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See detailSexual versus individual differentiation: the controversial role of avian maternal hormones
Carere, C.; Balthazart, Jacques ULg

in Trends in Endocrinology and Metabolism (2007), 18(2), 73-80

Avian embryos are exposed not only to endogenous sex steroids, which are produced by their gonads and have a key role in sexual differentiation, but also to maternal steroids transferred into the egg yolk ... [more ▼]

Avian embryos are exposed not only to endogenous sex steroids, which are produced by their gonads and have a key role in sexual differentiation, but also to maternal steroids transferred into the egg yolk, which can modulate the development of individual differences in behavior. Studies of maternal hormones have primarily focused on ultimate questions (evolutionary trade-offs, functional significance), whereas proximate mechanistic questions have been largely ignored. A central problem that must be addressed is how exposure to maternal hormones affects the individual phenotype without interfering with sexual differentiation. Separate effects could result from the action of different hormones, at different doses or at different times, on different targets. [less ▲]

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See detailSex differences in projections from preoptic area aromatase cells to the periaqueductal gray in Japanese quail
Carere, C.; Ball, G. F.; Balthazart, Jacques ULg

in Journal of Comparative Neurology (2007), 500(5), 894-907

In many vertebrate species the medial preoptic area projects to a premotor nucleus, the periaqueductal central gray (PAG). This connection plays an important role in the control of reproductive behavior ... [more ▼]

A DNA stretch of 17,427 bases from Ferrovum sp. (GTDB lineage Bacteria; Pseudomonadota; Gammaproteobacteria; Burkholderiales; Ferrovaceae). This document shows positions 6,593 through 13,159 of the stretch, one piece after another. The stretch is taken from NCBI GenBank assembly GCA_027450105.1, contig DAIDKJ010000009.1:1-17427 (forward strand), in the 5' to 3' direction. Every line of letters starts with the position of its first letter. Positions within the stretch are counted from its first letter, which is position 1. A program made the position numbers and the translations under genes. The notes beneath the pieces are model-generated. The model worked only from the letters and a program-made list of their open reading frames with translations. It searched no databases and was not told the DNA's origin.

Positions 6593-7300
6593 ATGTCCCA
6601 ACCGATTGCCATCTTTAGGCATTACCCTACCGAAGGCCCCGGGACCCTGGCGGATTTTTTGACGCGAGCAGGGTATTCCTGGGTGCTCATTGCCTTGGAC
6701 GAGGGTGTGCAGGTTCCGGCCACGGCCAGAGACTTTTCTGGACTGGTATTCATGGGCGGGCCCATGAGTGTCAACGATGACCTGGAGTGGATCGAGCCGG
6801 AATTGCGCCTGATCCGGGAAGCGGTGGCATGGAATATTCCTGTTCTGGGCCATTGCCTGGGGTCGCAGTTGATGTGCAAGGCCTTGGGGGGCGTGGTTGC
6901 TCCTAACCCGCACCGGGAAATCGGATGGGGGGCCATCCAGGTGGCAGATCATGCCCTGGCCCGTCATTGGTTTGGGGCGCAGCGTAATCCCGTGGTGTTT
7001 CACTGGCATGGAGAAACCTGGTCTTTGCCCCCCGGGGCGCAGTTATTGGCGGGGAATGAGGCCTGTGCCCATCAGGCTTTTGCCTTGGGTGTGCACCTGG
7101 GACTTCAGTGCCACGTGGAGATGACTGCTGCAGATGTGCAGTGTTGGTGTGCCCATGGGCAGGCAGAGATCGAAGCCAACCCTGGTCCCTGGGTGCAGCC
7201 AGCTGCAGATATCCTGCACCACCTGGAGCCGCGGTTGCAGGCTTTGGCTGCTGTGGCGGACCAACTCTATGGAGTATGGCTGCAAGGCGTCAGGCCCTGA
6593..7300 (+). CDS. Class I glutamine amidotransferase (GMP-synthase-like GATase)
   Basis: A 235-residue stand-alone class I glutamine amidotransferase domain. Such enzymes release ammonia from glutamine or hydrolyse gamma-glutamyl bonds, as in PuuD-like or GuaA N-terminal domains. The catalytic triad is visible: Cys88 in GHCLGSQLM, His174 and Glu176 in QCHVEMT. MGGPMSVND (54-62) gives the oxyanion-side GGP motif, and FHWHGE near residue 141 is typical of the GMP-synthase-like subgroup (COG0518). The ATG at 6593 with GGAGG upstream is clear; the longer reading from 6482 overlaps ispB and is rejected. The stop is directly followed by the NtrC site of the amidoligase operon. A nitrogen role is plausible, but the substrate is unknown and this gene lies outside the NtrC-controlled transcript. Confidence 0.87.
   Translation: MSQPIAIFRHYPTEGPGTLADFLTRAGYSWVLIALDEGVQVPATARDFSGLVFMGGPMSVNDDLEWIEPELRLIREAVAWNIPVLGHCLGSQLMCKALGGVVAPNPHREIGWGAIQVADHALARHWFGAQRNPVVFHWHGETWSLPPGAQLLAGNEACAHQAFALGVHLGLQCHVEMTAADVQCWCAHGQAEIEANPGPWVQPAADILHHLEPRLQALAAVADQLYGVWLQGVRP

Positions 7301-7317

In many vertebrate species the medial preoptic area projects to a premotor nucleus, the periaqueductal central gray (PAG). This connection plays an important role in the control of reproductive behavior. In male Japanese quail (Coturnix japonica) specifically, the medial preoptic nucleus (POM), where various types of sensory inputs converge, is a critical site for the activational action of testosterone on male sexual behavior. To activate male copulatory behavior, testosterone must be aromatized to estradiol within the POM and aromatase-immunoreactive cells in the POM are the main source of projections to the PAG. The POM-PAG connection is thus an important functional circuit integrating the sensory with premotor components of sexual behavior. Contrary to what is observed in males, testosterone does not activate male-typical copulatory behavior in females and we investigated here via retrograde tracing methods whether this behavioral sexual difference is associated with a sex difference in connectivity between POM and PAG. Fluorescent microspheres were injected in the PAG of male and female quail and retrogradely labeled fluorescent cells counted in four fields of the POM in sections that had been immunolabeled for aromatase. Males had more aromatase-immunoreactive neurons projecting to the PAG than females and this difference was most prominent in the caudolateral part of the nucleus that has been specifically implicated in the control of male copulatory behavior. These data therefore support the hypothesis that sex differences in POM-PAG connectivity are causally linked to the sex difference in the behavioral response to testosterone. [less ▲]

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See detailSocial context affects testosterone-induced singing and the volume of song control nuclei in male canaries (Serinus canaria)
Boseret, Géraldine ULg; Carere, C.; Ball, G. F. et al

in Journal of Neurobiology (2006), 66(10), 1044-1060

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See detailTestosterone-induced singing is regulated by social status in male canaries (serinus canaria)
Carere, C.; Boseret, Géraldine ULg; Ball, G. F. et al

in Hormones & Behavior (2005, June), 48(1), 92

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